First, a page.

• Stev

    Old growth forests are carbon neutral, rotting wood releases the carbon back into the air. These native people would not be allowed to pick up wood from the ground? How will they cook food with solar panels again? And paying farmers money to not farm? I’m not a farmer, will I get paid not to farm? This sounds like utter nonsense. I hope the world does suffer a complete catastrophe so I don’t have to hear any of this crap anymore. Nuclear power is the only thing that can reduce carbon but we’re more interested in paying people money that doesn’t exist to influence people to do things they will never do.

  • Stev

    Old growth forests are carbon neutral, rotting wood releases the carbon back into the air. These native people would not be allowed to pick up wood from the ground? How will they cook food with solar panels again? And paying farmers money to not farm? I’m not a farmer, will I get paid not to farm? This sounds like utter nonsense. I hope the world does suffer a complete catastrophe so I don’t have to hear any of this crap anymore. Nuclear power is the only thing that can reduce carbon but we’re more interested in paying people money that doesn’t exist to influence people to do things they will never do.

  • Susan Kraemer

    “How would they cook food with solar?” Solar power makes electricity. So they would have electricity, many for the first time: that means lights, electric stoves, TV, etc. Or they could use solar ovens – very low tech but effective too.

  • Susan Kraemer

    It works to encourage reforestation because you can earn RECs for doing anything that reduces greenhouse gas emissions. (Leaving old growth forest qualifies for that.)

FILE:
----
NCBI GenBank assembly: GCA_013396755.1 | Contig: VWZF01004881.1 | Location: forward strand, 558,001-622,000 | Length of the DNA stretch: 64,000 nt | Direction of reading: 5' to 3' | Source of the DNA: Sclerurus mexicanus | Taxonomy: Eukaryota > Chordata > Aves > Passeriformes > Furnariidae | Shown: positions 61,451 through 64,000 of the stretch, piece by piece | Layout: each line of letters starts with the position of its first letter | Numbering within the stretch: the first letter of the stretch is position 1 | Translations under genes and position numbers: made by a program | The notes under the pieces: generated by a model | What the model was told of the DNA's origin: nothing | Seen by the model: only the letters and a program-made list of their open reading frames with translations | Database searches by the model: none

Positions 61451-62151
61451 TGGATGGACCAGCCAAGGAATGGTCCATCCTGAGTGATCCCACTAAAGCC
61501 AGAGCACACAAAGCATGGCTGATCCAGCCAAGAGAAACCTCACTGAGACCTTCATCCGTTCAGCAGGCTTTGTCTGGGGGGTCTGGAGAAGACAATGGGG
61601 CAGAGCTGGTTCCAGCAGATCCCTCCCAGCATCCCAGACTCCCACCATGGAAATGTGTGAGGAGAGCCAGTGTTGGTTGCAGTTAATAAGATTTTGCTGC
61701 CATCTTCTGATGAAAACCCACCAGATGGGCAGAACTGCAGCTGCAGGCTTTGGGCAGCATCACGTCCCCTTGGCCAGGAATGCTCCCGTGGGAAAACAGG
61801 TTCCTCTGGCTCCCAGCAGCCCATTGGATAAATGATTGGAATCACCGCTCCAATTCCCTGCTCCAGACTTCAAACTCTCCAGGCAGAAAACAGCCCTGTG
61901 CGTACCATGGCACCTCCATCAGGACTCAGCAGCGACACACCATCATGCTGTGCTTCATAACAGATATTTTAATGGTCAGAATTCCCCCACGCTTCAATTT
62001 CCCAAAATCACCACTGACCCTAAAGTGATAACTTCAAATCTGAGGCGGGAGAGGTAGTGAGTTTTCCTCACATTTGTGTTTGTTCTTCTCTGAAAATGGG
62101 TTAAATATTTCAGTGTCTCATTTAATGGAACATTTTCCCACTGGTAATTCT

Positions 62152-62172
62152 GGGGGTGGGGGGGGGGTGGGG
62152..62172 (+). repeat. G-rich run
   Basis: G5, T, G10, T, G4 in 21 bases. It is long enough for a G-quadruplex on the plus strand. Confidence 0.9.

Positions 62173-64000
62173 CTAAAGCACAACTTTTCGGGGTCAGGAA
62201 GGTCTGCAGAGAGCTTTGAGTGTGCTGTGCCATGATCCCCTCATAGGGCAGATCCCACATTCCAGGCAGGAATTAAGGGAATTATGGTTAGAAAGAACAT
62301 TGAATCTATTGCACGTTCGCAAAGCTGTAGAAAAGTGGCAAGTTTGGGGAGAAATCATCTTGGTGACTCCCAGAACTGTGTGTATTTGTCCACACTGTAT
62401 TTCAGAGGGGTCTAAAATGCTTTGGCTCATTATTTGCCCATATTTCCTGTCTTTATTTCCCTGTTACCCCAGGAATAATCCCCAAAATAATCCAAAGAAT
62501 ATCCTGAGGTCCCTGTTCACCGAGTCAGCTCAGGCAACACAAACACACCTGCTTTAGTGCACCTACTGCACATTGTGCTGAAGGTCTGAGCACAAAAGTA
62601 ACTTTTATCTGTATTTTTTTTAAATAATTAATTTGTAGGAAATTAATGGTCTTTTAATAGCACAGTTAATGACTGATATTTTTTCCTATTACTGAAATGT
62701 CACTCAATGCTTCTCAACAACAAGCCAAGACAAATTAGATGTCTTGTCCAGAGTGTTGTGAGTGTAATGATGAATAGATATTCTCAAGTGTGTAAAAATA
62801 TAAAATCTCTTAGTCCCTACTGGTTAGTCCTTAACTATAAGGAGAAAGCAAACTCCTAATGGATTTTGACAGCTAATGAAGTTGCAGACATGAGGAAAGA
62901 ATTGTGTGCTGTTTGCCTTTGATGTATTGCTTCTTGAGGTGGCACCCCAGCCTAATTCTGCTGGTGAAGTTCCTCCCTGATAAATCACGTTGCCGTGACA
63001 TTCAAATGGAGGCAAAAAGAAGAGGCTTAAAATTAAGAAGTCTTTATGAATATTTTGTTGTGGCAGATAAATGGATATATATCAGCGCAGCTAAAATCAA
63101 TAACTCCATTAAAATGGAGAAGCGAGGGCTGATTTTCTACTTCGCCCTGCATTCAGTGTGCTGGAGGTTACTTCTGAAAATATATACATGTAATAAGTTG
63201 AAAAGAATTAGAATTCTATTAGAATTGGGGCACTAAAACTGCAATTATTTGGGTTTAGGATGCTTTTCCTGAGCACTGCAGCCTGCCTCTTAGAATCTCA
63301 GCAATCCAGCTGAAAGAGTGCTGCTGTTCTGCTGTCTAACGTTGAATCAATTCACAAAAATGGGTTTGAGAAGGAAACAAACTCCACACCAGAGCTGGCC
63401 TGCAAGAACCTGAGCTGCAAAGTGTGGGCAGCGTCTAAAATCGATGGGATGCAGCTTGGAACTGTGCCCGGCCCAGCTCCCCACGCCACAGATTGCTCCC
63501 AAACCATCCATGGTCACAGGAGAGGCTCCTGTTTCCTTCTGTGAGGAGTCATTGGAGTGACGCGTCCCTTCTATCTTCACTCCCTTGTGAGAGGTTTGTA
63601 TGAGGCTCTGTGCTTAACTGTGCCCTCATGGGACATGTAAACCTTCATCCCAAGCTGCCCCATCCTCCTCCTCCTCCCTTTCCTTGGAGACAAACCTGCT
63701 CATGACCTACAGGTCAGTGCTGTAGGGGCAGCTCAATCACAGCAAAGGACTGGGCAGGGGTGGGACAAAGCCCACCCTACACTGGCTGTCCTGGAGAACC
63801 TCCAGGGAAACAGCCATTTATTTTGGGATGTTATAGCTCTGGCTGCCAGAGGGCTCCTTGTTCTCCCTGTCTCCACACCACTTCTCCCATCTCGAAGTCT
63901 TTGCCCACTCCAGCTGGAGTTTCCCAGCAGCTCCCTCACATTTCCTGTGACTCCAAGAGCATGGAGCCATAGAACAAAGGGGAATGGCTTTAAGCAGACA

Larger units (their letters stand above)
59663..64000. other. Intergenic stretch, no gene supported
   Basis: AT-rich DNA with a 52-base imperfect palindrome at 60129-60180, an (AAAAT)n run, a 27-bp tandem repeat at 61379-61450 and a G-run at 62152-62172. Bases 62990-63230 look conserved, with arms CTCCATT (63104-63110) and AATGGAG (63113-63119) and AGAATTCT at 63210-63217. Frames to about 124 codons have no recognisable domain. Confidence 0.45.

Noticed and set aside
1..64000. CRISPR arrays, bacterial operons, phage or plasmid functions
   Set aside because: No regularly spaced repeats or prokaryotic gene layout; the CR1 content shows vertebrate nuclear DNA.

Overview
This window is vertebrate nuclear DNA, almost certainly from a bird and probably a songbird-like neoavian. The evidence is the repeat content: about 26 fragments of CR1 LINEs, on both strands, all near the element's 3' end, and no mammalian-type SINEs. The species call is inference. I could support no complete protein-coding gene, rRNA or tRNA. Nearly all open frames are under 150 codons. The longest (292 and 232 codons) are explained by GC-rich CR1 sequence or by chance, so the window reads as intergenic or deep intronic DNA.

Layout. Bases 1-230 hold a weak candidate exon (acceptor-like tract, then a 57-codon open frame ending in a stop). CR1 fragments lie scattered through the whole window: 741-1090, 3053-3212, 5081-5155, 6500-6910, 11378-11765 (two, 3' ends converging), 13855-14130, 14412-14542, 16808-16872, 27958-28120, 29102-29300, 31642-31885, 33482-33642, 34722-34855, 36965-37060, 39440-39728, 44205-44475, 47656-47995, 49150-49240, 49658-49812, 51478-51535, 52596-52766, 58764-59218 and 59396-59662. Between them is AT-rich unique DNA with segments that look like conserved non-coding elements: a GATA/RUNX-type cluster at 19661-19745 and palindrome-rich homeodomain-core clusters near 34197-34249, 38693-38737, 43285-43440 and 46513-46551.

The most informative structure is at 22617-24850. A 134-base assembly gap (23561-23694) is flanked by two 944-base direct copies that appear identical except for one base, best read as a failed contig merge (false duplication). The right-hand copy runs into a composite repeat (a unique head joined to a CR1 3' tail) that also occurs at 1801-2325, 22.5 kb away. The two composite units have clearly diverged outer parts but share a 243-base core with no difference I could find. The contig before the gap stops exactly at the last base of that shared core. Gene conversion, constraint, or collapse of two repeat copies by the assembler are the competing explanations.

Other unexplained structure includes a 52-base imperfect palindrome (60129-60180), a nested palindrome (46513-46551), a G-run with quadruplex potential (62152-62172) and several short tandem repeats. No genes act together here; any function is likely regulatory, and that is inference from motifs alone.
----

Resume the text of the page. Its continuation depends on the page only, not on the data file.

One example is the old growth Redwood forest in CA, which under CA cap and trade can be preserved now that it has a greenhouse-gas-reducing value.

    http://articles.latimes.com/2009/jun/01/local/me-forests-carbon1

    So here in the US farmers would be paid to leave some fallow land, not farm it under the climate bill in congress.

    Under Copenhagen the Amazon native people would be paid to not use trees for firewood, so they would have money to buy solar panels or other clean power for electricity instead.

  • Stev

    I agree in stopping deforestation and continuing to reforest areas. I can’t see how capping and trading carbon emissions will help that. It seems more likely that by using less fossil fuels, you are led down a path of bio fuels which will lead to massive deforestation. Using fossil fuels is the reason we don’t need to cut and burn trees in America.

  • Stev

    I agree in stopping deforestation and continuing to reforest areas. I can’t see how capping and trading carbon emissions will help that. It seems more likely that by using less fossil fuels, you are led down a path of bio fuels which will lead to massive deforestation. Using fossil fuels is the reason we don’t need to cut and burn trees in America.

  • Susan Kraemer

    It works to encourage reforestation because you can earn RECs for doing anything that reduces greenhouse gas emissions. (Leaving old growth forest qualifies for that.)

    One example is the old growth Redwood forest in CA, which under CA cap and trade can be preserved now that it has a greenhouse-gas-reducing value.

    http://articles.latimes.com/2009/jun/01/local/me-forests-carbon1

    So here in the US farmers would be paid to leave some fallow land, not farm it under the climate bill in congress.

    Under Copenhagen the Amazon native people would be paid to not use trees for firewood, so they would have money to buy solar panels or other clean power for electricity instead.